‘The first lyric I penned was a love song to Audrey Horne from Twin Peaks’ – Interview with Dom from Is I Cinema

At Blue Whale, not only do we like to look after our bands, we like to know what makes them tick. When they came in to our studios to record, Is I Cinema kindly granted us an awesome mix of tunes that you can check out below;

Is I Cinema Mix

We also fired a few choice questions at lead singer, Dom, unraveling a depth of literary and cinematic references that help to concoct the Is I Cinema sound, just don’t call it an aesthetic….

Dom, your lyrical content can stem from graphic novels / comic books with detailed analysis of their characters- would you describe yourself as a comic book geek? What is it specifically about graphic novels that moves you to use their subject matter / characters for lyrical content?

“I wouldn’t describe myself as a ‘comic book geek’, I am not hanging around Nostalgia and Comics, not buying monthlies and I certainly couldn’t name jobbing graphic artists or writers. The comics that I have referenced are probably some of the most widely read and critically acclaimed – Gaiman’s Sandman and Moore’s Watchmen. Both have extremely well written characters and well developed narratives; they are endlessly intriguing. Really my use of graphic novels has stemmed from my use of other novels, films or other mediums. The first lyric I penned was a love song to Audrey Horne from Twin Peaks… The reason I have developed this character study aesthetic was to try and create a lyrical style that was a bit more unconventional and had a clear aim. Either that or lack of any real inspiration…”


Would you describe yourselves or agree with the description of being a ‘booky’ band?

“We are all unable to deny this claim. How many other drummers are bringing Kafkas Complete Works to rehearsal? I think every member of the band is always reading a book – currently Olly is on JG Ballard, Helen is reading Nietzsche, Tan Faulkner, Carl is reading A Brief History of Time and I am reading The Black Book by Orhan Pamuk. Other Cinema favourites include Martin Amis, TS Eliot, Virginia Woolf and Raymond Carver…”

Your collective tastes in music are extremely wide- from King Midas to Lady Gaga to Spiritualised. Are there ever any creative schisms when trying to build a song? How does the writing process start, where does it go and is it ever finished?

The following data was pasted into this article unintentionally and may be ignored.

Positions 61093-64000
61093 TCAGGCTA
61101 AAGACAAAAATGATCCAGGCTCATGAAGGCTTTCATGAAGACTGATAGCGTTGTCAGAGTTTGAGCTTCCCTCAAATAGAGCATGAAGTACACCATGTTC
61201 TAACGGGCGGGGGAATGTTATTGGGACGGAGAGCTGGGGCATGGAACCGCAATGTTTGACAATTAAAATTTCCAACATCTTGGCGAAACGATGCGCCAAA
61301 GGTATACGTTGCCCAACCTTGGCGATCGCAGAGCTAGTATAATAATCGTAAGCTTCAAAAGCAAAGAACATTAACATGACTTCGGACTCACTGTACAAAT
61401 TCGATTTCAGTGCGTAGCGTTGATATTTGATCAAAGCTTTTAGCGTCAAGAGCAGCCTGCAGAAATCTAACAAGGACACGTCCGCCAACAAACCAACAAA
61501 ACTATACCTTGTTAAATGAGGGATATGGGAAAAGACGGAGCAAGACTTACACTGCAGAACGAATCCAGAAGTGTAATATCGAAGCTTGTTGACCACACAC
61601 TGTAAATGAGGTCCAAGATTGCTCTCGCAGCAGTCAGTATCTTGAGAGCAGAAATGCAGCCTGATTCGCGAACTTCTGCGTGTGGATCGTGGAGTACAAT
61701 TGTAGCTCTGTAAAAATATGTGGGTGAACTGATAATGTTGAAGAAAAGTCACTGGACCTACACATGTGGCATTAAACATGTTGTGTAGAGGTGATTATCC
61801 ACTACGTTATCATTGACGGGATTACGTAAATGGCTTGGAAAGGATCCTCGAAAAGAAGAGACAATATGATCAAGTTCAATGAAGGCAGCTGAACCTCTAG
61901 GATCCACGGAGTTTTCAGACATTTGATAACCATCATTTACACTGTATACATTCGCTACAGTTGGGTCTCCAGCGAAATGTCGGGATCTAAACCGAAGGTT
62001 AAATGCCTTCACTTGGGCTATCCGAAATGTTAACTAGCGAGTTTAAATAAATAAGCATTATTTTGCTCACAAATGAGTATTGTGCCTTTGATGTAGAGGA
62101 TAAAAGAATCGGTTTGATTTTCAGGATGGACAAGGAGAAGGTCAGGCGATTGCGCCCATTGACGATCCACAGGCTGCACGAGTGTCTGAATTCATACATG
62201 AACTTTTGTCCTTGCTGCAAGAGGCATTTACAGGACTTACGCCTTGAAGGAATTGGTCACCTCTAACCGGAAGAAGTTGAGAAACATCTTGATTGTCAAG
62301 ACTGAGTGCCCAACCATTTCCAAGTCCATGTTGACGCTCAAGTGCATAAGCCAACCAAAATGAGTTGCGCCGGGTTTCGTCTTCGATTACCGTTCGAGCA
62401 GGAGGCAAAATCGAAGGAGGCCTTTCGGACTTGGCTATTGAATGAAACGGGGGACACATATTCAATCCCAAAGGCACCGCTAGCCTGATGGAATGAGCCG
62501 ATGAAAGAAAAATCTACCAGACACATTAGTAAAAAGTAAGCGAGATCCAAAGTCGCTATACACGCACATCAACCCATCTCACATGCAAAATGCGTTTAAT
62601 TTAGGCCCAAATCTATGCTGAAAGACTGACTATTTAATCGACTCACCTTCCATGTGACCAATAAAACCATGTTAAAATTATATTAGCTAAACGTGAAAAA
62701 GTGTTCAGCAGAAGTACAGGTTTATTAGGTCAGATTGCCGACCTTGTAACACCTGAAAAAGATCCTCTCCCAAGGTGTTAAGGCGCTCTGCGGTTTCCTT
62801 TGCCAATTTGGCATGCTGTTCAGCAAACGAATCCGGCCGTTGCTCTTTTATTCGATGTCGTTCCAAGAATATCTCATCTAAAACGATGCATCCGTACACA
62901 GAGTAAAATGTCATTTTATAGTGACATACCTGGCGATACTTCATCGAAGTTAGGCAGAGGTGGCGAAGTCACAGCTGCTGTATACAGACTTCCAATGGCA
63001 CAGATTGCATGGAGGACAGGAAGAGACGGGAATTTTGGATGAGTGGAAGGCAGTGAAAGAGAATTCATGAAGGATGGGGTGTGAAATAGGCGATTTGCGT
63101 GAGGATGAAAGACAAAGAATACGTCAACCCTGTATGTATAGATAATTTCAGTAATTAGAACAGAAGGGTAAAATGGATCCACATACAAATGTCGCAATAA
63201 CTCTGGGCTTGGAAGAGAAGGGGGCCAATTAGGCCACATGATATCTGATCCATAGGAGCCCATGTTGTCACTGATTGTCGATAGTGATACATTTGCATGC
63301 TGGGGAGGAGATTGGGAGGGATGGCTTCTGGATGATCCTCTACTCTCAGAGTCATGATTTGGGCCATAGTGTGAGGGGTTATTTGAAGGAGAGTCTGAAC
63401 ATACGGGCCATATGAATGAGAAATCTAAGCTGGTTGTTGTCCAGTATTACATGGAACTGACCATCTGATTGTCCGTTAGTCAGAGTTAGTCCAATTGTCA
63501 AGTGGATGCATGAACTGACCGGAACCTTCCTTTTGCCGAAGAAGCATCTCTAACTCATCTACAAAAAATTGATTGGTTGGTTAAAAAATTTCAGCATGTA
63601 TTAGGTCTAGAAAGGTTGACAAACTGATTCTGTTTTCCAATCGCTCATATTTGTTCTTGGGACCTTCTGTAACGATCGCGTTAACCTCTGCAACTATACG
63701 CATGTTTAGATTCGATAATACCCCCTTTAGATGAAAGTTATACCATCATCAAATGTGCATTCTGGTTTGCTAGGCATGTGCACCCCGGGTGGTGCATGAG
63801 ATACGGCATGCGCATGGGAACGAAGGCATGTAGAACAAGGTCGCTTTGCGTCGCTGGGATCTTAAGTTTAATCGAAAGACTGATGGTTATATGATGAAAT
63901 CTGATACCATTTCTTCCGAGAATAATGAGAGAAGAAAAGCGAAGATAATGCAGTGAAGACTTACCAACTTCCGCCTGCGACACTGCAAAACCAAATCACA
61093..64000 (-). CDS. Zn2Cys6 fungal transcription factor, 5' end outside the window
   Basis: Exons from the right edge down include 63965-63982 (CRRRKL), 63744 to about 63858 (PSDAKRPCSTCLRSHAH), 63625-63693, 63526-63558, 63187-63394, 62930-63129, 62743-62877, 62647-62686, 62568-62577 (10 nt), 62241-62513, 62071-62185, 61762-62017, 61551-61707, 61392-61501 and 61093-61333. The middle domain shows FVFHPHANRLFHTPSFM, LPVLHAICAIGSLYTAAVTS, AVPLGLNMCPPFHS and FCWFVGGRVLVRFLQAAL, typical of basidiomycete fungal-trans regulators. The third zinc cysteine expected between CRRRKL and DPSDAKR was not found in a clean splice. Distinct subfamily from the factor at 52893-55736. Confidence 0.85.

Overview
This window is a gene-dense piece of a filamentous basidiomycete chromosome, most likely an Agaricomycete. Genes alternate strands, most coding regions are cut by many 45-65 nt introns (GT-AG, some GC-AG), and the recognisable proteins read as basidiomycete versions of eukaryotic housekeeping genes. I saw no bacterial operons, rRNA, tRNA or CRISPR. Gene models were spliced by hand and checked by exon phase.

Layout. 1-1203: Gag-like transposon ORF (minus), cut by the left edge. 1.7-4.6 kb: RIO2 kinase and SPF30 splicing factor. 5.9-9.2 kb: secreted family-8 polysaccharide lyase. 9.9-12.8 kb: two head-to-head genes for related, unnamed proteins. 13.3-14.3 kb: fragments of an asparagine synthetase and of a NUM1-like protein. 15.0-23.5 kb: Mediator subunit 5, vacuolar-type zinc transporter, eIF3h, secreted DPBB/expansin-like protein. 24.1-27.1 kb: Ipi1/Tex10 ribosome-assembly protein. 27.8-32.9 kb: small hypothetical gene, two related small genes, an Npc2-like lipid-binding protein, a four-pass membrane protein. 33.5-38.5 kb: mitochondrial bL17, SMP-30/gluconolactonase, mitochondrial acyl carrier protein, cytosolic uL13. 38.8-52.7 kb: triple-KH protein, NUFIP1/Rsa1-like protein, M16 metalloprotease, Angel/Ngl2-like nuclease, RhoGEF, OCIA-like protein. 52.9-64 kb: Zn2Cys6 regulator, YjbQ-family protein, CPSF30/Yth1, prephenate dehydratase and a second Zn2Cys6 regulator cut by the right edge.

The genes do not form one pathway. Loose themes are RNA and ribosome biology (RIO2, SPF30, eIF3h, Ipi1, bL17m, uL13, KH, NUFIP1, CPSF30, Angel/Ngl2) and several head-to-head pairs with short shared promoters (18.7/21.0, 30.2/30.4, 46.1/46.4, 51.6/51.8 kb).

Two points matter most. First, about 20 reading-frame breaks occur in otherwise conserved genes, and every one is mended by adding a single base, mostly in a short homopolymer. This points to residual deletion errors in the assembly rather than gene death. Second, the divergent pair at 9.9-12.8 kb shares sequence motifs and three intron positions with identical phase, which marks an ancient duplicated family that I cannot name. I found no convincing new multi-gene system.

“Current listening habits will always permeate what we are writing at the time but we would never pick a song and aim at that particular sound. Actually our writing process has become hugely formulaic and now follows a strict critical path:

Phase One The Bedroom Conception – Helen fingers a melody from the guitar.

Phase Two Literary Management – I will add a piano melody, some riffs and hop to the bookshelf for lyrical inspiration.

Phase Three Canvas Colouring – Pre practice proper Helen, Carl and myself will jam over the song finding countermelodies and textures. This part of the process can take up to four weeks.

Phase Four The Agony of Craft – Drummer Olly is brought in as a sort of Ofsted inspector and project manages arrangements. Like end of year acounts every bass kick, keyboard flourish and feedback loop must be justified and economically viable.

This final phase has, on occasion, led Helen to despair and she was once heard seething ‘What are we doing today? Crafting the joy out of Apocrypha?’

I think that there are always small personal tweaks to make in individual parts you do have to ‘finish’ a song. After this process the song is done; it is the band that should evolve, not one melody endlessly. It’s not like it’s some big performance art project…”


You script write and occasionally act together with Is I’s drummer Olly, does Is I Cinema not satiate your creative needs? How does this impact / influence on the band’s music? Is it all part of the song writing process? Do the two mediums cross over at all and affect each other?

“I think it would be pretty impossible not to write an extended narrative piece, with all of the research that that entails, and not have some of that research make its presence known in a song. Olly and I had, for a long period of time, been working on a full length called Trial & Improvement.